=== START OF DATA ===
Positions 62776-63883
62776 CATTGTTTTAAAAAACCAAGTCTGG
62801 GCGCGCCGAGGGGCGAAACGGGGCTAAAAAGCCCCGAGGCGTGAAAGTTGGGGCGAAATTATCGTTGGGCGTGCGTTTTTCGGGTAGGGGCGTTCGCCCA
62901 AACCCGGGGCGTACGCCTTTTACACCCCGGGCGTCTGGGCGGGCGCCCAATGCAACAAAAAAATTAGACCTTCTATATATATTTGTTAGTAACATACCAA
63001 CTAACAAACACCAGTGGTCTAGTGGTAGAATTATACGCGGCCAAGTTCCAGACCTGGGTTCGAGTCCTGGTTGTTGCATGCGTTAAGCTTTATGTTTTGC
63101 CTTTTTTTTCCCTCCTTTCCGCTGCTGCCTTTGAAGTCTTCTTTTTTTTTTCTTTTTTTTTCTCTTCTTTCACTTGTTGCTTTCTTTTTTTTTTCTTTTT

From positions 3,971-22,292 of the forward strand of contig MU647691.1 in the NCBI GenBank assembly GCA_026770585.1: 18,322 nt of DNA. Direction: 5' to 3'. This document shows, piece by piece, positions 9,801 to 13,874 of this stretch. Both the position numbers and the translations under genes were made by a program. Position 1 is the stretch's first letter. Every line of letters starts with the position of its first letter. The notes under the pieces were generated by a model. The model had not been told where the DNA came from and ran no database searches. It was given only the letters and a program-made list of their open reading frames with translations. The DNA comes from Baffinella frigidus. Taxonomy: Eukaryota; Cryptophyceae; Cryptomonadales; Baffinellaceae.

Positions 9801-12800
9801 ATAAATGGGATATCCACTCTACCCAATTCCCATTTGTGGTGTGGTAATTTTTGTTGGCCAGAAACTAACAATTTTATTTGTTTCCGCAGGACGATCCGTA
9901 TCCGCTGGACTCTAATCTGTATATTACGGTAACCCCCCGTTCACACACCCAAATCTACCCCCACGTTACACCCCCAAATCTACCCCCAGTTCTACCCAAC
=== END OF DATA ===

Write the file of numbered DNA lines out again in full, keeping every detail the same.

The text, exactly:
Positions 62776-63883
62776 CATTGTTTTAAAAAACCAAGTCTGG
62801 GCGCGCCGAGGGGCGAAACGGGGCTAAAAAGCCCCGAGGCGTGAAAGTTGGGGCGAAATTATCGTTGGGCGTGCGTTTTTCGGGTAGGGGCGTTCGCCCA
62901 AACCCGGGGCGTACGCCTTTTACACCCCGGGCGTCTGGGCGGGCGCCCAATGCAACAAAAAAATTAGACCTTCTATATATATTTGTTAGTAACATACCAA
63001 CTAACAAACACCAGTGGTCTAGTGGTAGAATTATACGCGGCCAAGTTCCAGACCTGGGTTCGAGTCCTGGTTGTTGCATGCGTTAAGCTTTATGTTTTGC
63101 CTTTTTTTTCCCTCCTTTCCGCTGCTGCCTTTGAAGTCTTCTTTTTTTTTTCTTTTTTTTTCTCTTCTTTCACTTGTTGCTTTCTTTTTTTTTTCTTTTT

From positions 3,971-22,292 of the forward strand of contig MU647691.1 in the NCBI GenBank assembly GCA_026770585.1: 18,322 nt of DNA. Direction: 5' to 3'. This document shows, piece by piece, positions 9,801 to 13,874 of this stretch. Both the position numbers and the translations under genes were made by a program. Position 1 is the stretch's first letter. Every line of letters starts with the position of its first letter. The notes under the pieces were generated by a model. The model had not been told where the DNA came from and ran no database searches. It was given only the letters and a program-made list of their open reading frames with translations. The DNA comes from Baffinella frigidus. Taxonomy: Eukaryota; Cryptophyceae; Cryptomonadales; Baffinellaceae.

Positions 9801-12800
9801 ATAAATGGGATATCCACTCTACCCAATTCCCATTTGTGGTGTGGTAATTTTTGTTGGCCAGAAACTAACAATTTTATTTGTTTCCGCAGGACGATCCGTA
9901 TCCGCTGGACTCTAATCTGTATATTACGGTAACCCCCCGTTCACACACCCAAATCTACCCCCACGTTACACCCCCAAATCTACCCCCAGTTCTACCCAAC